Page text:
After Philadelphia saw a narrowing of racial inequities once a COVID-19 vaccine hub offered walk-up options, Mayor Bill de Blasio said Wednesday that he’s open to trying the idea for New Yorkers.
When asked about walk-in vaccinations during his daily press briefing, the mayor said a pilot program is underway for some elders. New Yorkers older than 75 can now seek shots without an appointment at three city sites—Brooklyn Army Terminal, Bathgate and Citi Field. Anyone escorting these senior citizens can get vaccinated as well, so long as they’re eligible for a dose.
“If we see this approach starting to work, it’s something we’d be open to doing more in a targeted manner,” de Blasio told reporters Wednesday. “We have to pilot it first because there are always concerns about making sure it works effectively, that it doesn’t end up with long lines.”
The mayor hopes the program encourages older seniors, who have sometimes struggled to navigate the maze of online booking systems. COVID-19 vaccinations have steadily climbed since the mid-December launch, with more than 4 million doses administered in New York City as of Wednesday. But from the beginning, the digital systems behind the rollout have been somewhat chaotic–from viral social media messages about leftover doses at the Brooklyn Army Terminal to crashed sign-up websites and canceled appointments.
These headaches continued on Wednesday, when a vaccine hub in the Bronx’s Co-Op City had to reschedule appointments after a “technical glitch” resulted in overbooking, according to the city Health Department. A New York Magazine reporter on the scene said 4,000 people signed up for just 1,500 doses.
Breaking: NYC has shut down vaccination site at Co-op City in the Bronx after a glitch led to 4,000 people registering for 1,500 doses today.
— Justin Miller (@justinjm1) March 31, 2021
Expanding walk-in access may also help close the racial divide seen in New York City, where early data revealed Black and Latino city residents were getting three times fewer vaccines than white people. Those gaps have begun to close, but not by much.
Philadelphia health officials rolled out a walk-in program in March at a Federal Emergency Management Agency vaccination site. In just two days, diversity improved among visitors to the hub, according to a report in The Philadelphia Inquirer. White residents had previously received 58% of the vaccines at the site under an appointment-only strategy. That portion dropped to 36% after the switch. Black vaccine takers rose from 12.9% to 19.5%, and Hispanic visitors increased from 10.6% to 16.1% at the site. Asians’ representation increased by about 1%. The site returned to appointment-only for the residents’ second doses on March 23rd, according to FEMA.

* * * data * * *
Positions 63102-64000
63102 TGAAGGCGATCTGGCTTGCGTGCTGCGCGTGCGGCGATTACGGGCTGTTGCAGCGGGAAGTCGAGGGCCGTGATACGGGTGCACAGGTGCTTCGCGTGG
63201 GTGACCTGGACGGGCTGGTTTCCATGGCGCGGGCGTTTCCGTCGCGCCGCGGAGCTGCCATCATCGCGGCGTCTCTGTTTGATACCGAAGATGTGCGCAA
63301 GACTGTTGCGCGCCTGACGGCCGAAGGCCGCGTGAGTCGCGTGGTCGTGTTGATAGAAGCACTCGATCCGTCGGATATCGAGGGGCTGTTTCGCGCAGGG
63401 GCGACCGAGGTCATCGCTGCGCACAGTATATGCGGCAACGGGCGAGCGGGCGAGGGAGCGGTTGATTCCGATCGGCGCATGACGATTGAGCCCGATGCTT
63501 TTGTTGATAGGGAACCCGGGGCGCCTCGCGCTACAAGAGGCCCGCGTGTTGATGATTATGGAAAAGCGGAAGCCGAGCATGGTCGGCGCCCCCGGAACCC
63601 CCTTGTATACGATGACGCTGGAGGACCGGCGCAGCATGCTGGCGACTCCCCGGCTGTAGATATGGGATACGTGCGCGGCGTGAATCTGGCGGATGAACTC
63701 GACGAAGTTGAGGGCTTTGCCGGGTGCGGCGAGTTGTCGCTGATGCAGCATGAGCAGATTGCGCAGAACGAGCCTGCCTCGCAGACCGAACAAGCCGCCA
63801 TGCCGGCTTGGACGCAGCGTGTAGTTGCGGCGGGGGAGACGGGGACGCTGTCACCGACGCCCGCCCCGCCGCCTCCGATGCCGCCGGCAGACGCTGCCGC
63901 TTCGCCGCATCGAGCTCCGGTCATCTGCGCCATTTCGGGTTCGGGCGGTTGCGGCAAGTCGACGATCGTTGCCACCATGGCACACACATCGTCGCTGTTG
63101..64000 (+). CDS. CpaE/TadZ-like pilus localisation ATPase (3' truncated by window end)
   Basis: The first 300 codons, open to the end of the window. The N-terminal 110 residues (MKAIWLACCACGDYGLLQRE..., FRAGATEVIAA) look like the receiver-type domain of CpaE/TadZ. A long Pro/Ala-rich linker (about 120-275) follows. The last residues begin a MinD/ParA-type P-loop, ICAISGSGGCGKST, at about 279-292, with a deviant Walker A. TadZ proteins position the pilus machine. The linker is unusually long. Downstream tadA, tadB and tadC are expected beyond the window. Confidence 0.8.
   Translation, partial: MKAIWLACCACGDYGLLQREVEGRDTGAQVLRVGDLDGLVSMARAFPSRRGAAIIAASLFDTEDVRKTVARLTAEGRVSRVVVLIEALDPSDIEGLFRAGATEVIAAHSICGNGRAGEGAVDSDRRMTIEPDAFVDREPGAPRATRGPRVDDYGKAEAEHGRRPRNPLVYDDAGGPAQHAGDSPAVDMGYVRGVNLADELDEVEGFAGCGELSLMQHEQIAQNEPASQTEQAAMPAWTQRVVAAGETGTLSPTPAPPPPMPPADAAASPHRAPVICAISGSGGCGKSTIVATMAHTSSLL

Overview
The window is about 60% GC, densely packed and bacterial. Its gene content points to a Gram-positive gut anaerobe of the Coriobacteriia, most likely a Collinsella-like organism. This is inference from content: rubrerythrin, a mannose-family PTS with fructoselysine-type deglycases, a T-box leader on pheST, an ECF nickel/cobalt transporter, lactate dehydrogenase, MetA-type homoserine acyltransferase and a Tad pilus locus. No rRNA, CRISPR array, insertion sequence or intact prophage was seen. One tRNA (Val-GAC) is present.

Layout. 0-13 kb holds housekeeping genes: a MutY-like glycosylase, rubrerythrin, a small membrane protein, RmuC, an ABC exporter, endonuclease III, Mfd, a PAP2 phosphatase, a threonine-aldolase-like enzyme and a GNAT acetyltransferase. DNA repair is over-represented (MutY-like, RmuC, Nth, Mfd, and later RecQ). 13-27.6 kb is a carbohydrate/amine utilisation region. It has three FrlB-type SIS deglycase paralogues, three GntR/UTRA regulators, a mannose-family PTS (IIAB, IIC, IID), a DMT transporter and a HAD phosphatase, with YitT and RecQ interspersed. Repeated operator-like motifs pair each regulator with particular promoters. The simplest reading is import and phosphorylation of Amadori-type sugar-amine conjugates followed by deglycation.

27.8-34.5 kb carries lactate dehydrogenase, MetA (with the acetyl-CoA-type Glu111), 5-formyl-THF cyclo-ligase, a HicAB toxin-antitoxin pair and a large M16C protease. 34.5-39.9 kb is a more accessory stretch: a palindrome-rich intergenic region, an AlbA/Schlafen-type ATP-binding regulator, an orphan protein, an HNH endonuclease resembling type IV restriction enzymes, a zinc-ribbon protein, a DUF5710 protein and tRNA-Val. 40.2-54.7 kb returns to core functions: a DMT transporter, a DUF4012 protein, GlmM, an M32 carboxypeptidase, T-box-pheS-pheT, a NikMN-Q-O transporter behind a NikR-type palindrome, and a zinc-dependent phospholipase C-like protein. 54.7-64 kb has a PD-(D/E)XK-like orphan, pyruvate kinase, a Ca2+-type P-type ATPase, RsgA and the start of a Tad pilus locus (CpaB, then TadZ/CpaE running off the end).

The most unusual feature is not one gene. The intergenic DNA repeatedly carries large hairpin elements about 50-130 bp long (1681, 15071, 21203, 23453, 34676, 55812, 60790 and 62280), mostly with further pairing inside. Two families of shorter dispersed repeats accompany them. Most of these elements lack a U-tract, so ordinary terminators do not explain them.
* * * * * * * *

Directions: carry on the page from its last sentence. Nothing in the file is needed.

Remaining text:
The Inquirer noted the FEMA site’s vaccine recipients still weren’t representative of Philadelphia’s population. Black residents got half the share of doses expected for their proportion of the city, which is about 40%.
But the progress signaled a model that should be applied to other vaccine campaigns, Dr. Oni Blackstock, a physician and the founder of an organization called Health Justice, wrote on Twitter. City Councilmembers Mark Levine and Keith Powers also called for walk-in expansions.
Just by switching from an appointment-only to allowing walk-ins increased the proportion of Black, Latinx & Asian #vaccine recipients.
This isn’t rocket science; this should be me model everywhere. https://t.co/CSEbfmaCx3
— Dr. Oni Blackstock (@oni_blackstock) March 20, 2021
A FEMA-run site in Brooklyn allows walk-ins to sign up for an appointment but not to take the shot itself. The governor’s office said Wednesday that people shouldn’t “show up at vaccination sites without an appointment,” particularly “due to limited supply.”
During de Blasio’s briefing, the mayor cited establishing vaccine sites in neighborhoods heavily impacted by COVID-19 and working with community-based groups and faith leaders as reasons for the city’s modest progress on racial inequities. Reluctance to get the shot has also lessened, according to the mayor. “I’m very hopeful,” he said.